It is possible to have hemochromatosis and have some anemia if you are having a excessive amounts of blood boss through menstruation. This is why I think you still need a full consultation and testing for this disorder.

Regarding the other symptoms you have been having those do not necessarily indicate any obvious disorder. I think it would be reasonable to also check your thyroid function. Thyroid dysfunction can cause a number of symptoms including hair loss. Also you might ask your doctor to check your vitamin D level as this can sometimes cause a myriad of different symptoms If the vitamin D level is low.

Thanks again for sending your question. Please let me know if you have any additional concerns regarding this discussion.


Dr. Robert
Above answer was peer-reviewed by
Follow-up: Parents have hemochromocytosis. Family history of diabetes. How much risk i have? 1 hour later
I was told by a higly respected attending endocrinologist that my thyroid felt "very full" to the touch. He ordered a thyroid panel, and the results were all at the border of normal/abnormal.

I first had these symptoms 12 years ago . . .

What is the absolute extreme myriad of tests that you would have done at his time?

(I am a nurse. And I have read all the disclaimers)

I would like to know what my next step should be.

Should i be under the care of a hematologist?

Answered by Dr. Robert Galamaga 8 hours later
Hello and thank you for your follow-up question.

I really do think that somebody needs to explain to you why your hemoglobin is low. As I mentioned most common cause would premenstrual bleeding but again all other potential contributing factors need to be ruled out including gastrointestinal bleeding as well as iron or vitamin deficiency.

As far as additional testing goes it would be reasonable to repeat if I XXXXXXX panel and if your thyroid still feels full it would not be a bad idea to have an ultrasound performed just to evaluate the gland itself.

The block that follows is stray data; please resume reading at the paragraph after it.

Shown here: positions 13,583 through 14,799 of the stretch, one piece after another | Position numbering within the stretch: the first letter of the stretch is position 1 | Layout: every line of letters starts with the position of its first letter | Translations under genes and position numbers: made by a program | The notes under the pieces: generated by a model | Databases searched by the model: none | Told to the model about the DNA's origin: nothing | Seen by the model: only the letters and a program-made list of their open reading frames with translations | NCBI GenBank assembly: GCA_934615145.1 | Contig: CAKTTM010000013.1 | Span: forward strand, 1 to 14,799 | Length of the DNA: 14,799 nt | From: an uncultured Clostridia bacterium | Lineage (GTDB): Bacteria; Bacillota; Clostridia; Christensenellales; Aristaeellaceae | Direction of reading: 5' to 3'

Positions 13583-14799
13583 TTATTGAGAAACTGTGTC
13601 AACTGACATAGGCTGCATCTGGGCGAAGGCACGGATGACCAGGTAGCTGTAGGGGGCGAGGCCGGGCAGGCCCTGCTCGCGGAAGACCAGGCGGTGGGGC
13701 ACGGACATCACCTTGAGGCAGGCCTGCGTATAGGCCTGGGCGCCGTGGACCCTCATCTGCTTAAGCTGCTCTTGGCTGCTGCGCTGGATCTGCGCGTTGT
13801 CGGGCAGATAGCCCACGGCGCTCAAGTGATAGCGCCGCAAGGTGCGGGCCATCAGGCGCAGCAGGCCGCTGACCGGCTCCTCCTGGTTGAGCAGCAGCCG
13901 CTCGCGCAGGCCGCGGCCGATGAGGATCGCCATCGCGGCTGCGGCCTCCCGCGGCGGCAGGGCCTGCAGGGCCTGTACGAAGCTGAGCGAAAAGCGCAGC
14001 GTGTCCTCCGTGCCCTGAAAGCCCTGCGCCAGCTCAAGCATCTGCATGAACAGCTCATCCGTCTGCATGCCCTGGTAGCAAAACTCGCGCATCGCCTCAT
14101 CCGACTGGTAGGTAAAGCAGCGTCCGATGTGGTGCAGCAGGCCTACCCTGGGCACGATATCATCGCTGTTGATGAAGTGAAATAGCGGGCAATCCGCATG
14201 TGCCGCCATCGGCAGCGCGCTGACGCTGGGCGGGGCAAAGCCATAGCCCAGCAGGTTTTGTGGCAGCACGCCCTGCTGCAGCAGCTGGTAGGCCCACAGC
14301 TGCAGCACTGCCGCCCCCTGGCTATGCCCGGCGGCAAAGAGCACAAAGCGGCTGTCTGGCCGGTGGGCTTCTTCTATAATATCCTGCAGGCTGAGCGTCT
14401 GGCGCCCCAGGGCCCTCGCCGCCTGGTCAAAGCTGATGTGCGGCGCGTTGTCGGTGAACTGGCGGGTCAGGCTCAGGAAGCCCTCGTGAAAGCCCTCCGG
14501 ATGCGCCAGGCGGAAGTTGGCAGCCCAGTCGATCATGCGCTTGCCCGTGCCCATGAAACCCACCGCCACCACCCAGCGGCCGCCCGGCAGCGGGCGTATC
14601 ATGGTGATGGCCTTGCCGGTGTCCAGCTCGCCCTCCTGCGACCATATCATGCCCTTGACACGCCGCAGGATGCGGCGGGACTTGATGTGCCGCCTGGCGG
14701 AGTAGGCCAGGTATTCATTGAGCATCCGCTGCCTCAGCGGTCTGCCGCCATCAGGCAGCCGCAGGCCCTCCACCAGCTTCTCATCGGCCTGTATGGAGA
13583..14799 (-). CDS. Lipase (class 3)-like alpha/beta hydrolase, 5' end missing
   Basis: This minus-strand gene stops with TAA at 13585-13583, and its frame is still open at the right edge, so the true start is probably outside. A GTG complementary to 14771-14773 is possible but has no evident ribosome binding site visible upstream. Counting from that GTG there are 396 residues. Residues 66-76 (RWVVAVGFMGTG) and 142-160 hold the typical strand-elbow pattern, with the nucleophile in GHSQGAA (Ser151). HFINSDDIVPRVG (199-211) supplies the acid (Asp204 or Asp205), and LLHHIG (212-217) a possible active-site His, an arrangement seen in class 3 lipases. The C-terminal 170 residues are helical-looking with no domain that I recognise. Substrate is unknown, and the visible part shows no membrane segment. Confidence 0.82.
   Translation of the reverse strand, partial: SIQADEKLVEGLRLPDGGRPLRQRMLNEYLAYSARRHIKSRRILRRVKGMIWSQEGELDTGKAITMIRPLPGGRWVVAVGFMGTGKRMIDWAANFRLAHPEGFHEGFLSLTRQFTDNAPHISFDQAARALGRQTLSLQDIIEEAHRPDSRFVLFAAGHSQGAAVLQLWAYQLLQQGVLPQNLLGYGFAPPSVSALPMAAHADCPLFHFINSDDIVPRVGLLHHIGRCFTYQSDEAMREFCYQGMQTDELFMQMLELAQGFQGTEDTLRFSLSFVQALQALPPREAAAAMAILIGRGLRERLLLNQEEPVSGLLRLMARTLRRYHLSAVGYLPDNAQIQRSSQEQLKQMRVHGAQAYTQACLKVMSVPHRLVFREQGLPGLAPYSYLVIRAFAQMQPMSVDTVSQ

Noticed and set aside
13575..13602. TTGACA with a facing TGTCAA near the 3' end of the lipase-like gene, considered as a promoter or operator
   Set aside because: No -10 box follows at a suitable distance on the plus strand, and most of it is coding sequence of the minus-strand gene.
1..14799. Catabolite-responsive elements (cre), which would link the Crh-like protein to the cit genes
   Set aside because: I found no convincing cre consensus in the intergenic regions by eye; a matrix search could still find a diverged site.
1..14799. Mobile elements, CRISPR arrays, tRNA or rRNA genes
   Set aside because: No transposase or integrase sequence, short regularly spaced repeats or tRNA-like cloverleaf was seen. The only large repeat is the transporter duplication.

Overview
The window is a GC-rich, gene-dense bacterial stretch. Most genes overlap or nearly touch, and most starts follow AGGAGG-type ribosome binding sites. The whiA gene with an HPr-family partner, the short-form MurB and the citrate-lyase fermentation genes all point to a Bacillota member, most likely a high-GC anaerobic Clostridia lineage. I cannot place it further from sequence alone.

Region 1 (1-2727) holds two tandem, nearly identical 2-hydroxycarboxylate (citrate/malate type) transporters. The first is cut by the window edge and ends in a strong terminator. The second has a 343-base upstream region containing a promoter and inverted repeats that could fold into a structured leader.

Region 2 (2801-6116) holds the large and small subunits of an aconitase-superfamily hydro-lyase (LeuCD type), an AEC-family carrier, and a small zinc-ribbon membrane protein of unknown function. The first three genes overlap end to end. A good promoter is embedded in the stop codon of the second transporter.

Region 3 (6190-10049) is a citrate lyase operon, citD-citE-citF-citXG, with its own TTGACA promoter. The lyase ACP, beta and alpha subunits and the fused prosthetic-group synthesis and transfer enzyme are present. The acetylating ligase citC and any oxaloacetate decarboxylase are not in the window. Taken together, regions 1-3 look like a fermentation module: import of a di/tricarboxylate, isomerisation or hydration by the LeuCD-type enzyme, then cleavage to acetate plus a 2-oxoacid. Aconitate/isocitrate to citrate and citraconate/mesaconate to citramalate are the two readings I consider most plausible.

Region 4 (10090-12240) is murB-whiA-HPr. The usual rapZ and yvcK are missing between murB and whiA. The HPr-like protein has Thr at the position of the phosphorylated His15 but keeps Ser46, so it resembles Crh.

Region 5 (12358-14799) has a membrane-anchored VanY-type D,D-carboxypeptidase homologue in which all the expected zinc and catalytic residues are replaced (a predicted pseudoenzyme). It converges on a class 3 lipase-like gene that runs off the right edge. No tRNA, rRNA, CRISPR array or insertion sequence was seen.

Also it would not be a bad idea to have a viral panel performed again to exclude the possibility that you might have a chronic viral infection that is contributing to this.

I know these are physical symptoms that you are having. I don't think this is something that is just in your head has some people might have suggested to you in the past. There certainly is a psychological factor which patients who have chronic debilitating symptoms must deal with but I do not again think this fully explains what has been going on.

I don't think you need to see a hematologist unless your general physician cannot explain to you in clear detail why your hemoglobin is low.

Thanks again for sending your question. I am of course available if you have any additional follow-up concerns.


Dr. Robert
Above answer was peer-reviewed by
Share on Facebook
Share on Twitter
Share on Google+

The user accepted the expert's answer

Ask a Hematologist

© Ebix, Inc. All Rights Reserved.
All the information, content and live chat provided on the site is intended to be for informational purposes only, and not a substitute for professional or medical advice. You should always speak with your doctor before you follow anything that you read on this website. Any health question asked on this site will be visible to the people who browse this site. Hence, the user assumes the responsibility not to divulge any personally identifiable information in the question. Use of this site is subject to our Terms & Conditions
Already Rated.
Your rating:

Ask a Doctor